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When It Comes To Mobile Payments, Apple Users Spend More

As the smartphone wars rage on, it appears that Android has an insurmountable lead. Google-enabled mobile devices enjoy 53 percent market share, compared to only 31 percent for iPhones. And as recently as Q3 2013, nearly 81 percent of all shipped mobile devices used the Android platform.

But although Google may dominate mobile usage, Apple devices lead the pack when it comes to mobile payments (both in-app purchases and proximity payments). According to new research, iOS users are more likely to use their mobile devices to shop. And when they do, they consistently spend more on each individual purchase:

  • iPhone and iPad users average $32.12 per transaction, compared to $29.66 for Android-based purchases.
  • With mobile proximity payments, the gap is even larger: $9.91 vs. $5.20.

How does one explain Apple’s advantage in the mobile payment arena — especially given its relatively limited penetration in the larger mobile world?

Why Do Apple Mobile Users Spend More?

There are a few explanations behind this trend, including:

  • Apple users tend to have more disposable income. 33 percent of all iPhone owners earn incomes approaching $75,000, compared to only 25 percent of Android users.
  • The company has more than 800 million iTunes users who already have credit cards linked to their accounts. Consequently, iPhone users are already accustomed to using their devices to shop — whether online, through iTunes or at retail stores.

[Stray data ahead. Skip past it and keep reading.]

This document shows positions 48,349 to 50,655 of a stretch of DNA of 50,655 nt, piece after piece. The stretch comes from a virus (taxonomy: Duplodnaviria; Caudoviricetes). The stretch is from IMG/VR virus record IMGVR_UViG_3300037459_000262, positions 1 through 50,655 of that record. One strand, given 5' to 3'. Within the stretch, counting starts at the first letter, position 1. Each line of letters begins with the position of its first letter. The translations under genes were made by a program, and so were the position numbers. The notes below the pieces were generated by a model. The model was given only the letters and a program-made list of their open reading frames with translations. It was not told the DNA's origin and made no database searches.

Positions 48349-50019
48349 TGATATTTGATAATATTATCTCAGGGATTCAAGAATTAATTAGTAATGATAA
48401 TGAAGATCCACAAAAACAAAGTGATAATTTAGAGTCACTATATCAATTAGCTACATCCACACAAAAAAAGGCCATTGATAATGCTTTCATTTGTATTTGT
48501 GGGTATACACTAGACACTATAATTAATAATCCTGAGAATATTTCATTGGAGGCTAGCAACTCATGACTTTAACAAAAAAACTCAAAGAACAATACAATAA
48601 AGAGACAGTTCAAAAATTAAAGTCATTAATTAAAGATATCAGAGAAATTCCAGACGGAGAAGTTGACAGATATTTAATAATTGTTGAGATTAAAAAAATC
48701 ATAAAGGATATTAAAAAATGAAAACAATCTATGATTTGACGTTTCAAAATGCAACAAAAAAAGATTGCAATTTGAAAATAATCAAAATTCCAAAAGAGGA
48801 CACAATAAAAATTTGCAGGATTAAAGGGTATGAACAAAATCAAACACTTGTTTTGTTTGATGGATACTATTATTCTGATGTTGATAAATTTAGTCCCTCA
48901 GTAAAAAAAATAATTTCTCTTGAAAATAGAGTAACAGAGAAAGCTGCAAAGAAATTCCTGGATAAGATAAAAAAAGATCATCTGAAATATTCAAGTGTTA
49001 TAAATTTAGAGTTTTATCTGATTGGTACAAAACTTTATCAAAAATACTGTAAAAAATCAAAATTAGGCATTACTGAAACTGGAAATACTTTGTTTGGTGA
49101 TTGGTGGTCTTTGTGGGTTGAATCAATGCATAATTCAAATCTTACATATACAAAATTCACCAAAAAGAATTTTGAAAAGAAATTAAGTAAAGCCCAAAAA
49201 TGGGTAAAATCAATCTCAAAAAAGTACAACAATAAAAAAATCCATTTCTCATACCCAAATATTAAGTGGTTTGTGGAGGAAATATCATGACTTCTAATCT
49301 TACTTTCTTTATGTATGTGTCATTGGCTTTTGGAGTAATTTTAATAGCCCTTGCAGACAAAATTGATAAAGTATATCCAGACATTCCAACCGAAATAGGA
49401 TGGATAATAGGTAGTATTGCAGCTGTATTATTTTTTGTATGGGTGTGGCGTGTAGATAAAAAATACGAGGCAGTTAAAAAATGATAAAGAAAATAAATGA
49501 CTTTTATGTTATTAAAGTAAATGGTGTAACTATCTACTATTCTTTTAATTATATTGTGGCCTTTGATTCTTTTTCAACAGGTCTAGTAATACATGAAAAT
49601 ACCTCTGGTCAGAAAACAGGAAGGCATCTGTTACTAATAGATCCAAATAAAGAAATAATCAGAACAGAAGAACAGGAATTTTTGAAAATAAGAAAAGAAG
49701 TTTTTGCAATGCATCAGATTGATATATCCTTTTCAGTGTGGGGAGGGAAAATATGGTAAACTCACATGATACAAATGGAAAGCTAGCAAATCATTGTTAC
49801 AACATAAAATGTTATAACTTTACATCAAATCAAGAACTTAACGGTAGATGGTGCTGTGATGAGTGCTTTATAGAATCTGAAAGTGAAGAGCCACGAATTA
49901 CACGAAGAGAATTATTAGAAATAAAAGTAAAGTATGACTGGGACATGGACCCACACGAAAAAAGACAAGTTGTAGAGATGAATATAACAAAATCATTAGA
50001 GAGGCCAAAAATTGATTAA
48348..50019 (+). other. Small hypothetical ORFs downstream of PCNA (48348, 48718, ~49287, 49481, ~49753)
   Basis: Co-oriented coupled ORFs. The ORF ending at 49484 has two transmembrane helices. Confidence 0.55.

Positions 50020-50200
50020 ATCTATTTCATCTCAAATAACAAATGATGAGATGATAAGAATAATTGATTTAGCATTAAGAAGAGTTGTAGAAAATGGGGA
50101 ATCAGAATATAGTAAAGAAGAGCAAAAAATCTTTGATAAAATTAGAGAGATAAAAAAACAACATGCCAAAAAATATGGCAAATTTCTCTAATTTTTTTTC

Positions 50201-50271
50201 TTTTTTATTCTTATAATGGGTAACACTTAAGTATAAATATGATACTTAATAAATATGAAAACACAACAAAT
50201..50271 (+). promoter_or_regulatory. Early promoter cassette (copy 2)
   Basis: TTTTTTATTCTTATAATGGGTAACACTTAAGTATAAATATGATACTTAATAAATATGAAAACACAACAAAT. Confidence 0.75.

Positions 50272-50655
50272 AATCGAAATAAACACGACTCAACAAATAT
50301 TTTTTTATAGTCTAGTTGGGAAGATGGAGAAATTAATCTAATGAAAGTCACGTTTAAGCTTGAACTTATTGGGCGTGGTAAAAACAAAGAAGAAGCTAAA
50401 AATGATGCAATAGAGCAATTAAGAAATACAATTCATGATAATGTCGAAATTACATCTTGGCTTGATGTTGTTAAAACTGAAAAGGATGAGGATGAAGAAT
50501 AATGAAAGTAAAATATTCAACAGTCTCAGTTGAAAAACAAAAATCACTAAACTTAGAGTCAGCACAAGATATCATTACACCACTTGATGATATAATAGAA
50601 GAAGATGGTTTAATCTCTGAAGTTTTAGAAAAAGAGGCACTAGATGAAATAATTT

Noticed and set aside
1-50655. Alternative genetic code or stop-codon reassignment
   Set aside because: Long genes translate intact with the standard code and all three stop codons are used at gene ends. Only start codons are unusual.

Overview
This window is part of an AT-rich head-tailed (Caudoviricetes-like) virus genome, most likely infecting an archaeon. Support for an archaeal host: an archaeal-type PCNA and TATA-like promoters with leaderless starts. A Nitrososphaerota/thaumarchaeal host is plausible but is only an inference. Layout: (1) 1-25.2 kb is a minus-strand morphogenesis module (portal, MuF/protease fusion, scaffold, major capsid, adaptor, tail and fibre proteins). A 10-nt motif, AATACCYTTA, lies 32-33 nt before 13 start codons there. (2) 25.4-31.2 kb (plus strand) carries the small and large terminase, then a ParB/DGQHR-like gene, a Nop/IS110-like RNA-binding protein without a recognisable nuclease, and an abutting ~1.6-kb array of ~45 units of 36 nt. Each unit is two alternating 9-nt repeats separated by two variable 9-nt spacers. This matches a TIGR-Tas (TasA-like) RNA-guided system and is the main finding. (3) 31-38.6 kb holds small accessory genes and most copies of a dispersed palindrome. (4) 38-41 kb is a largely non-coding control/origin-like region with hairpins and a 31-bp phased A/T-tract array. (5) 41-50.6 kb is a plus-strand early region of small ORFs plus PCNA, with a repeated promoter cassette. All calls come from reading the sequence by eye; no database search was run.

• Retailers favor Apple — probably because the hardware requirements remain consistent from device to device. Stores that embrace Android must choose between a vast array of competing designs, even if the underlying software is universal.

These reasons help to explain why most new apps usually launch first on the iPhone, with software developers “promising” to release Android versions at some later date. Even with Google-enabled phones outselling iPhones year after year, Apple is the preferred platform for testing and developing new technologies.

And this overwhelming preference for iPhone payment options will only grow with the release of Mobile Pay – Apple's long-anticipated entrance into the mobile payment industry.

How Apple’s Mobile Pay Could Revolutionize Shopping

In September of 2014, Apple announced the upcoming release of the iPhone 6 and Apple Watch — devices that come equipped with contactless mobile payment technology.

Although similar payment options exist for countless mobile devices already, Apple wisely approached retailers and banks throughout the development phase. Consequently, Mobile Pay will work at 220,000 retail stores and restaurants throughout the country, including: McDonald's, Nike, Bloomingdale's, Walgreens, Macy's, Target, Staples and Subway.

What Apple’s Mobile Pay Means for Your Business

Mobile payment technology has had a relatively slow start. Despite its early lead, Google Wallet never really took off. And other mobile carriers and hardware manufacturers have enjoyed limited success when it comes to retail shopping.

But with 220,000 stores already primed for Apple’s Mobile Pay, the landscape is about to shift dramatically.

The writing on the wall is clear.

If you haven’t already, you should explore updating your current payment options so that they play nicely with Apple’s new offerings. For help on getting started, contact our support team today. Or use the free resources below:

Topics: Mobile Payments

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